I never give up on a book while listening in hopes that there is some redeeming aspect but in this case, there is no reward here for the hearty optimist. Certainly, while some books are better than others, this one is way behind the pack and is a waste of time.

6 of 8 people found this review helpful

  • Alan Turing: The Enigma

  • By: Andrew Hodges
  • Narrated by: Gordon Griffin
  • Length: 30 hrs and 40 mins
  • Unabridged
  • Overall
    4 out of 5 stars 1,558
  • Performance
    4 out of 5 stars 1,393
  • Story
    4 out of 5 stars 1,401

It’s only a slight exaggeration to say that the British mathematician Alan Turing (1912-1954) saved the Allies from the Nazis, invented the computer and artificial intelligence, and anticipated gay liberation by decades--all before his suicide at age forty-one. This classic biography of the founder of computer science, reissued on the centenary of his birth with a substantial new preface by the author, is the definitive account of an extraordinary mind and life.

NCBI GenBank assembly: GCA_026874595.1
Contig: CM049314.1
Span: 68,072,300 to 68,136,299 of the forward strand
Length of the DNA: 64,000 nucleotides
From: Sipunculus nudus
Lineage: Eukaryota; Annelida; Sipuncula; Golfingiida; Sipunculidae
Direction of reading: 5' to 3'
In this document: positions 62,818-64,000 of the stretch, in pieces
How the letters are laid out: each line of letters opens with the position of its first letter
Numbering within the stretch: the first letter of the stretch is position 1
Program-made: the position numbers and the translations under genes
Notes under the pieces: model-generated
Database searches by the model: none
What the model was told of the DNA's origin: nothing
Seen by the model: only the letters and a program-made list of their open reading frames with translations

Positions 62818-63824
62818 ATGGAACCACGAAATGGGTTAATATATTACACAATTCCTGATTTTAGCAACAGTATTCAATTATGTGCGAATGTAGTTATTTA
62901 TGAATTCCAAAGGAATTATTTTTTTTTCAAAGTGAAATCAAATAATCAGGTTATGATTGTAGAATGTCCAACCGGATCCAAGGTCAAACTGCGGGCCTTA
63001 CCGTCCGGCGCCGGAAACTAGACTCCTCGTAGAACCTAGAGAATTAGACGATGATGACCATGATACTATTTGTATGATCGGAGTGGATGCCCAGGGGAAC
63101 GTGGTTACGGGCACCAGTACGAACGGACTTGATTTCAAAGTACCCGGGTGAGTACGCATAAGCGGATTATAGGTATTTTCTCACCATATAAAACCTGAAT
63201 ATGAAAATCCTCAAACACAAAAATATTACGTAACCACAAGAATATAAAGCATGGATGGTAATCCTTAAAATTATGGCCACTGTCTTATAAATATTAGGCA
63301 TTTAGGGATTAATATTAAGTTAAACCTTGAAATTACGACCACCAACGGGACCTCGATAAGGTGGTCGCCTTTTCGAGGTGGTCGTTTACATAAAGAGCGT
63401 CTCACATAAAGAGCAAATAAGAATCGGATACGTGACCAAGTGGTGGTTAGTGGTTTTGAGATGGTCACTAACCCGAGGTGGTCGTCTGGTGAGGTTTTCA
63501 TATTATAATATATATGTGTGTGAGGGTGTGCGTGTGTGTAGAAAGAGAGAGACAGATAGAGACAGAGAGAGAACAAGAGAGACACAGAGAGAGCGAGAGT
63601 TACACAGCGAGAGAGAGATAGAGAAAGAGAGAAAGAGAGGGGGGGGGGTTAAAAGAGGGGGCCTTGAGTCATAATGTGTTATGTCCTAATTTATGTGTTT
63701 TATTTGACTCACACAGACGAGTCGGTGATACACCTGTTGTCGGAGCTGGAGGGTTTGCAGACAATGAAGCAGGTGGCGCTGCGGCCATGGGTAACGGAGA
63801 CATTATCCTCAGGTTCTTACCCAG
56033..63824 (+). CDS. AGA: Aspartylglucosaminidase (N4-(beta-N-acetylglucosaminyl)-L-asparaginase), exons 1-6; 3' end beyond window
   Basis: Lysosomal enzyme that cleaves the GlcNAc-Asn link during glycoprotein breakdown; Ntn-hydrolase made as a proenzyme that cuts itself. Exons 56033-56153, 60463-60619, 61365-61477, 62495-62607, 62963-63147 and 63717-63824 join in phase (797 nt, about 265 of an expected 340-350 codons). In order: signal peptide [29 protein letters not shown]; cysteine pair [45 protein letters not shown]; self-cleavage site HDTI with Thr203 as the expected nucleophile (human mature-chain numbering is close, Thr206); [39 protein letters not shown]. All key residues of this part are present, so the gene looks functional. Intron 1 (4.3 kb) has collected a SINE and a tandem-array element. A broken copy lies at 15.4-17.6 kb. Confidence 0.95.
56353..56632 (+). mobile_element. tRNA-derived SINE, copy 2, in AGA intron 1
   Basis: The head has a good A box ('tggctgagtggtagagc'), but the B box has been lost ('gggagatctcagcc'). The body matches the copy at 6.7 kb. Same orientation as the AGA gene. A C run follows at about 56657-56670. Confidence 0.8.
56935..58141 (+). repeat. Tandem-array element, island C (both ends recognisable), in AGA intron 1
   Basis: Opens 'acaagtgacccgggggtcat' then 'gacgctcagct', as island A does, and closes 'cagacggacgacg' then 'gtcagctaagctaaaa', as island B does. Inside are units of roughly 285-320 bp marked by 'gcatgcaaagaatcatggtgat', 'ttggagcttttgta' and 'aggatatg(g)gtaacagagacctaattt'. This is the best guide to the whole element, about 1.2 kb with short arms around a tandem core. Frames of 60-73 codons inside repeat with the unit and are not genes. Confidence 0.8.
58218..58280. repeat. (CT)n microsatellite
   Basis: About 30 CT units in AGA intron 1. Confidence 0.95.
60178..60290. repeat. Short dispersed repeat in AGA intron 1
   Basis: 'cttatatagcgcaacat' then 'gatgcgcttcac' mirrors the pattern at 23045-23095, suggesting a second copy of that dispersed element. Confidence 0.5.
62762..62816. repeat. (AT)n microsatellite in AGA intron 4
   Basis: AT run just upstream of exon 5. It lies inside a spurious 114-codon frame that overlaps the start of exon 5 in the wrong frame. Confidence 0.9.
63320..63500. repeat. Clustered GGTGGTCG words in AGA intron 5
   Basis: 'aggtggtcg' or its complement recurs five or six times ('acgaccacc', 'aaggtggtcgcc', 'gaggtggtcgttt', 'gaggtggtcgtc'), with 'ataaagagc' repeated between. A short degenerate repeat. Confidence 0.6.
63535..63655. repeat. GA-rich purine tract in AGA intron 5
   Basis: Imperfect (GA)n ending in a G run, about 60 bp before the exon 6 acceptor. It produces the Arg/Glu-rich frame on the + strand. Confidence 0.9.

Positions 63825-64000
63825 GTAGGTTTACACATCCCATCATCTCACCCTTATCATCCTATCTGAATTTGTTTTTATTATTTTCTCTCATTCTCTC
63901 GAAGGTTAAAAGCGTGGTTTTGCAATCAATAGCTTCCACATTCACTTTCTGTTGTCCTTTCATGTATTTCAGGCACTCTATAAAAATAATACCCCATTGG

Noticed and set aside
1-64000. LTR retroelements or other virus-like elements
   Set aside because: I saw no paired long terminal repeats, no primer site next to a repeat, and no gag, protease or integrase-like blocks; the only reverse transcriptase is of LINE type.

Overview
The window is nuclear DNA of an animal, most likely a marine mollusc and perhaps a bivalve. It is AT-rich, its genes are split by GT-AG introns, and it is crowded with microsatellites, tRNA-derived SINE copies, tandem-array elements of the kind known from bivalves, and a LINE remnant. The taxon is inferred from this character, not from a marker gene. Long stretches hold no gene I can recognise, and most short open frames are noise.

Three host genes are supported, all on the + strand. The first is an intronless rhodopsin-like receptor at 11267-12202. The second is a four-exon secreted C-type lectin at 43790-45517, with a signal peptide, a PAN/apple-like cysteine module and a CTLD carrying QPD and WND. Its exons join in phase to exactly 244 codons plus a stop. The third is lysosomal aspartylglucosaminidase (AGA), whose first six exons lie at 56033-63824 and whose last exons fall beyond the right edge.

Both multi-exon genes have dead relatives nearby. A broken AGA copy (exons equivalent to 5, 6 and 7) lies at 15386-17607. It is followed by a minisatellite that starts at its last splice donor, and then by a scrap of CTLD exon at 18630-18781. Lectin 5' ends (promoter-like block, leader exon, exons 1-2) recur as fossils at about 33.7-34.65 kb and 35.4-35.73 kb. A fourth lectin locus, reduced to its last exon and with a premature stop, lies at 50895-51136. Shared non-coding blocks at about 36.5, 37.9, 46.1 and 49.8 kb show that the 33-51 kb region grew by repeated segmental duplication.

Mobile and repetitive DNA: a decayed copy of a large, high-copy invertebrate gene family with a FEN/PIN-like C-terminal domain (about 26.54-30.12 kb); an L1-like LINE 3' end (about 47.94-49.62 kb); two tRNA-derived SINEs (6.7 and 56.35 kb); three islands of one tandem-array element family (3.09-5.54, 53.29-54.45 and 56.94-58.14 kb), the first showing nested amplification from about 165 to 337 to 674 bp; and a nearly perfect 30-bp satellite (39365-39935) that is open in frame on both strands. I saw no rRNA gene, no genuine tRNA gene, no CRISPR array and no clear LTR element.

• 5 out of 5 stars
  • A Fantastic Biography For The Patient Listener

  • By Sara on 02-22-15

Complex person

Overall
4 out of 5 stars
Performance
5 out of 5 stars
Story
4 out of 5 stars

Reviewed: 08-04-15

Good story. Gets technical in a fair amount of sections but this helps explain this complex person and his life challenges/experience.

  • Bertie: A Life of Edward VII

  • By: Jane Ridley
  • Narrated by: Carole Boyd
  • Length: 22 hrs and 35 mins
  • Unabridged
  • Overall
    4.5 out of 5 stars 310
  • Performance
    4.5 out of 5 stars 284
  • Story
    4.5 out of 5 stars 279

Entertaining and different, this is an enjoyable study of a flawed yet characterful Prince of Wales seen through the eyes of the women in his life. Edward Vll, who gave his name to the Edwardian Age and died in 1911, was King of England for the final 10 years of his life. He was 59 when at last he came to the throne. Known as Bertie, the eldest son of Victoria and Albert, he was bullied by both his parents.

  • 5 out of 5 stars
  • I cried when I finished